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Queens Chronicle

St. Albans: music, but much, much more

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Posted: Thursday, January 9, 2020 10:30 am

As a journalist turned journalism professor, Springfield Gardens native Claire Serant has always wanted to tell people’s stories.

But it was a former student who taught the Brooklyn College, Medgar Evers College and SUNY Old Westbury teacher that there was a book to be written about St. Albans while they stood conversing in a college parking lot four years ago.

“Then I went to the Barnes and Noble bookstore in Carle Place to the local history section,” Serant said. “There were books on Laurelton, books about Jamaica ... I started calling people up.”

Say “St. Albans” and many with a sense of local history immediately gravitate to the Addisleigh Park section, a more upscale neighborhood teeming with elegant Tudor and stone homes.

Fans can run off the names of music legends who lived there: Ella Fitzgerald, Billie Holiday, Count Basie, Milt Hinton and Brook Benton; sports icons Joe Louis, Jackie Robinson and Roy Campanella; and seemingly even Babe Ruth, there all the time in the days of the of St. Albans Golf Club.

“But St. Albans was always more than jazz music and Addisleigh Park,” Serant said. “When we were growing up in the 1960s, ’70s and ’80s, there were doctors, civil servants, teachers, lawyers — role models. Children could see their futures.”

Her 127-page work of black-and-white photos captures everything from an early grocery store, old-time Scout trips and church picnics to modern youth football, all mixed in among the entertainment, sports and civil rights luminaries. The book goes on sale Jan. 27.

Serant went through photo collections ranging from that of the Queens Library to the Library of Congress. She spoke with friends and acquaintances, and acquaintances of acquaintances, all in a search for photographs that captured the life and spirit of a neighborhood over decades, and even back to the 19th century.

Some of the most surprising treasures she found were taken at the St. Albans Veterans Hospital, which started construction in 1943 and was completed seven years later.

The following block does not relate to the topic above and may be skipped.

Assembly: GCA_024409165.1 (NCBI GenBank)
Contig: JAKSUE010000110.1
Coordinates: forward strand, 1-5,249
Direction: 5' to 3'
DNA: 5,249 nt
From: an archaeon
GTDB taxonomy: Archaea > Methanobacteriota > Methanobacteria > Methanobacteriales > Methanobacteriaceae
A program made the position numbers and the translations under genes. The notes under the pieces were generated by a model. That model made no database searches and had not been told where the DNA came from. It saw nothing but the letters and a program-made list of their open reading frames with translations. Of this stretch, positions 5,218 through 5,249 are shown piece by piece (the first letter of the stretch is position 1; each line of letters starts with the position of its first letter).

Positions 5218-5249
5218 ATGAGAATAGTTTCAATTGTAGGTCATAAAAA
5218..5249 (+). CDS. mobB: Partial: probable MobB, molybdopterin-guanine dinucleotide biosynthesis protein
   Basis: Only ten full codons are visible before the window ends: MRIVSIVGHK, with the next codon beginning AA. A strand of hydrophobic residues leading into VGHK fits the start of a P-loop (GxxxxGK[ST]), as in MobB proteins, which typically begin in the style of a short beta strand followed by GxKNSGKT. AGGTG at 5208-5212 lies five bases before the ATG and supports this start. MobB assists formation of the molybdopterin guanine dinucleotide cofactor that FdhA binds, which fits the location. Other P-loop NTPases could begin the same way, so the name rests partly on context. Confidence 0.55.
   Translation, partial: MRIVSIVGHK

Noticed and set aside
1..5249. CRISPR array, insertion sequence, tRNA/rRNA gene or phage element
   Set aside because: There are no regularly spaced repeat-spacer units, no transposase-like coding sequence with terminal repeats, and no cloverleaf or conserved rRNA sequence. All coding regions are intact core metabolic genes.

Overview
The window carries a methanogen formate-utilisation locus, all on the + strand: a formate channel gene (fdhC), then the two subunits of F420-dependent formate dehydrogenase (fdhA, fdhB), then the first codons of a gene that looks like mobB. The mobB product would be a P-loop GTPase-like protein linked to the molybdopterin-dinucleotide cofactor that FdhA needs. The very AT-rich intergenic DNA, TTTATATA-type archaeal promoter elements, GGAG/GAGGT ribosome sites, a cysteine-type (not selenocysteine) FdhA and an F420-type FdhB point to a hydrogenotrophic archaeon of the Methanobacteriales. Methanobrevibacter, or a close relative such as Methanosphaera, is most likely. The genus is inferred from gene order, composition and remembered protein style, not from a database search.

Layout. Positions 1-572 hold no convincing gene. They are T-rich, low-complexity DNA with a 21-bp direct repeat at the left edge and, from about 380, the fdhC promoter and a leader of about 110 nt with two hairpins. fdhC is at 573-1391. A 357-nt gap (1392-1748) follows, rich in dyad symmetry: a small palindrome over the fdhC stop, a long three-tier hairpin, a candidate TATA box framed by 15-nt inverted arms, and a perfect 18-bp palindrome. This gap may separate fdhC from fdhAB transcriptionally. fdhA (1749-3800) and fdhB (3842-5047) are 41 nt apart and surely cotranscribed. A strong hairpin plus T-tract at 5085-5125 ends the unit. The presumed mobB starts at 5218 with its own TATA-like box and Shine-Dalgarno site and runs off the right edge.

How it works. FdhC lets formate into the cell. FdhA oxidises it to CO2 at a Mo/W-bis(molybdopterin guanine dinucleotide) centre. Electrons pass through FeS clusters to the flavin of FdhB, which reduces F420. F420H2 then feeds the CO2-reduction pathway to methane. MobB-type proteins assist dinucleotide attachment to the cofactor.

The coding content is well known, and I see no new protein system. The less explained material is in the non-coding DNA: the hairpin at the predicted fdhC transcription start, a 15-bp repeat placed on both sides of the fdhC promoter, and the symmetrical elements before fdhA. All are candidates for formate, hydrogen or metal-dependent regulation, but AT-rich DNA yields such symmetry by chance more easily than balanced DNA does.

“They had a regular band,” Serant said, and many of the photos depict marches, parties and celebrations held to keep up the morale of the patients. But there also are photos of Navy sailors — all of them looking young — who had been sent there for treatment in the hospital’s tuberculosis ward.

On a lighter note there are pages of photos from the family of Jacob Kaplan and his Club Ruby, an integrated nightclub that attracted the likes of John Coltrane, Catherine Basie and Mona Hinton.

Serant documents the legacy of the Black Spectrum Theatre Co., founded by Carl Clay in 1970 on a shoestring budget in a storefront at Linden Boulevard and 200th Street.

She learned that St. Albans Life, a weekly newspaper, was published from 1946 to 1952 by Roger Roddy. Serant’s research came across Roddy’s 2005 obituary, which led her in turn to his daughter Linda, who granted her access to her father’s files and photos.

She has photos of W.E.B. Dubois, founder of the NAACP, who married Addisleigh Park resident Shirley Graham; Guy R. Brewer, the civil rights leader and trailblazing politician for whom the long boulevard running from Jamaica to John F. Kennedy International Airport is named; and Jane Nebel Henson, who married Muppet creator Jim Henson.

It was not without work and sacrifice. Serant documents the struggle against race-restrictive covenants that ran with the deeds to houses in Addisleigh Park before the Supreme Court ruled against them; and men and women dressed in their Sunday finest to block construction vehicles heading for the site of Rochdale Village back in 1963, when contractors refused to hire African-American workers.

The book will be available for $23.99 at arcadiapublishing.com or anywhere else books are sold.

‘St. Albans’ book signing

When: Thurs., Jan. 30, 6-8 p.m.

Where: Back Spectrum Theatre, 177-01 Baisley Blvd., St. Albans

Entry: Free (book $23.99). (718) 723-1800, blackspectrum.com

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